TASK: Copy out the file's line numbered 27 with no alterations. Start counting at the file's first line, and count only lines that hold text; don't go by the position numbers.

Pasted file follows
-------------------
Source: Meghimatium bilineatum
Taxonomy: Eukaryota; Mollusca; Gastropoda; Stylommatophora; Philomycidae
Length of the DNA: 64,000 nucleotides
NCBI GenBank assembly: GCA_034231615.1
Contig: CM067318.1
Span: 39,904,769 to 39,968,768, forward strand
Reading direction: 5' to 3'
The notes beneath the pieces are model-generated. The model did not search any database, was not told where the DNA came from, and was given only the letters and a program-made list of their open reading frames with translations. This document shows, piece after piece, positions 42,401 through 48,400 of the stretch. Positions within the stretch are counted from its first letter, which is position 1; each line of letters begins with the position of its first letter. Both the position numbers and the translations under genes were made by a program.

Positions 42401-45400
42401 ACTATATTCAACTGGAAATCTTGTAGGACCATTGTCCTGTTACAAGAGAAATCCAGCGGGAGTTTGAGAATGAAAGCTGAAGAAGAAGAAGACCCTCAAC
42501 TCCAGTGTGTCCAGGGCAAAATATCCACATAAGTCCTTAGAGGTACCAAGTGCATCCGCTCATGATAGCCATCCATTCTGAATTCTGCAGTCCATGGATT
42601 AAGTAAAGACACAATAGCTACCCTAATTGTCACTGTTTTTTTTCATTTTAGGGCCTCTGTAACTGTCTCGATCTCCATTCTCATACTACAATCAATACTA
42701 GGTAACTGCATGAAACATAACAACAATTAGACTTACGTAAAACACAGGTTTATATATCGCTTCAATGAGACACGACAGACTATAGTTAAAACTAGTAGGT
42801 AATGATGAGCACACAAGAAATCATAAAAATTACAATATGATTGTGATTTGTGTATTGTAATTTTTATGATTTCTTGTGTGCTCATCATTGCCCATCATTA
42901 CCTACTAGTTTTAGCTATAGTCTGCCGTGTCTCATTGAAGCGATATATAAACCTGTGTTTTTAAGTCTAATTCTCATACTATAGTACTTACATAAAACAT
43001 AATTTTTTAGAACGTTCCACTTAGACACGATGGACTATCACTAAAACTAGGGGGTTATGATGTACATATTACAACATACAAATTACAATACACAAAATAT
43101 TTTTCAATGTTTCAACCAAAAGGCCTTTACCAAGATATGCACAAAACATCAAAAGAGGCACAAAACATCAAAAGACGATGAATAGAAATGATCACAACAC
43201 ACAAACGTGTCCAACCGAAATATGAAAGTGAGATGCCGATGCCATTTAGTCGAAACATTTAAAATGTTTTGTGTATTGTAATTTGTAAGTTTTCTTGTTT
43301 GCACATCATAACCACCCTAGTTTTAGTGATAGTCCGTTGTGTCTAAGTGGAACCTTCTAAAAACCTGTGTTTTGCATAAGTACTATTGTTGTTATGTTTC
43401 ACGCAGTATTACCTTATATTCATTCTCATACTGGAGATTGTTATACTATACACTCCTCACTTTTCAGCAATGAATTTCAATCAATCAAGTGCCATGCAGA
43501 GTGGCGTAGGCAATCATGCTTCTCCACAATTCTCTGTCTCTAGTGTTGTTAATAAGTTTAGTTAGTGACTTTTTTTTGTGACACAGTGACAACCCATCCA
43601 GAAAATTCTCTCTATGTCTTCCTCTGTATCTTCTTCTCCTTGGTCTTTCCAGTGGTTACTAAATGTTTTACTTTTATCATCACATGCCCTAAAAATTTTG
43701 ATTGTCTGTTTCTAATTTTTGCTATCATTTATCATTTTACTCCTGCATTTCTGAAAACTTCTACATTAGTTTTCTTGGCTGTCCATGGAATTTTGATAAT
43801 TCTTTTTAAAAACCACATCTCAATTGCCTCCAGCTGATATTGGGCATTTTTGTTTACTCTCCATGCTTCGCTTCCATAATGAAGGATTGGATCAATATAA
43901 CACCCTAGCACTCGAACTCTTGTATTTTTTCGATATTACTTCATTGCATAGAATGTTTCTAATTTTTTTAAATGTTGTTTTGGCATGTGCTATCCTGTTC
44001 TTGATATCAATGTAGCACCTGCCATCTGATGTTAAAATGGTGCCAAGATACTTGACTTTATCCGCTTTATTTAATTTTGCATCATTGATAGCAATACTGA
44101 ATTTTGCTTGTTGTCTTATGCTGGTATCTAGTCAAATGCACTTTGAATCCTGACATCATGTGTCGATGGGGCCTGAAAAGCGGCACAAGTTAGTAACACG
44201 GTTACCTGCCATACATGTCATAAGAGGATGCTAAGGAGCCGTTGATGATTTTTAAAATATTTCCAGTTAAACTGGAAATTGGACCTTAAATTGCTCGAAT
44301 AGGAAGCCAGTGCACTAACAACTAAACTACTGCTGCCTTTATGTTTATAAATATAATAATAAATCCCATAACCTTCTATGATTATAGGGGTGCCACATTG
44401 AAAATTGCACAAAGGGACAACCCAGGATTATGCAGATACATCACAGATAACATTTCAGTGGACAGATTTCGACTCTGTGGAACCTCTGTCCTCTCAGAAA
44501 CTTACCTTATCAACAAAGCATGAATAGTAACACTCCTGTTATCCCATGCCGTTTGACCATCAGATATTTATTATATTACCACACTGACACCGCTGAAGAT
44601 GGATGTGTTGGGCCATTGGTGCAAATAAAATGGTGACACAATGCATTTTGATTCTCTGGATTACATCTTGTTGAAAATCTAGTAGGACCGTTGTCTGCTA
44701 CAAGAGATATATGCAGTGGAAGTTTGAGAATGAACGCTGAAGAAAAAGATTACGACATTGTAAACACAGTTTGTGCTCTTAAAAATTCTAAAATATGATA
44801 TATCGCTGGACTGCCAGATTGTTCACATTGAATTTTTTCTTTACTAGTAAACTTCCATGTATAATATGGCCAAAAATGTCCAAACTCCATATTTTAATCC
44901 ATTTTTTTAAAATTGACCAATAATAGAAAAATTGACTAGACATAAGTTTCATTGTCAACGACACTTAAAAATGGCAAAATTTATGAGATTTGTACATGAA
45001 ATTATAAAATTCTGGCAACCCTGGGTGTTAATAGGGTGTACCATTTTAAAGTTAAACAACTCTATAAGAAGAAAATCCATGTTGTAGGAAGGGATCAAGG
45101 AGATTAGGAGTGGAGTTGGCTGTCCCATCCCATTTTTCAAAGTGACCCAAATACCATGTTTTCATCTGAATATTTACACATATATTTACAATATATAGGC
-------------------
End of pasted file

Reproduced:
44101 ATTTTGCTTGTTGTCTTATGCTGGTATCTAGTCAAATGCACTTTGAATCCTGACATCATGTGTCGATGGGGCCTGAAAAGCGGCACAAGTTAGTAACACG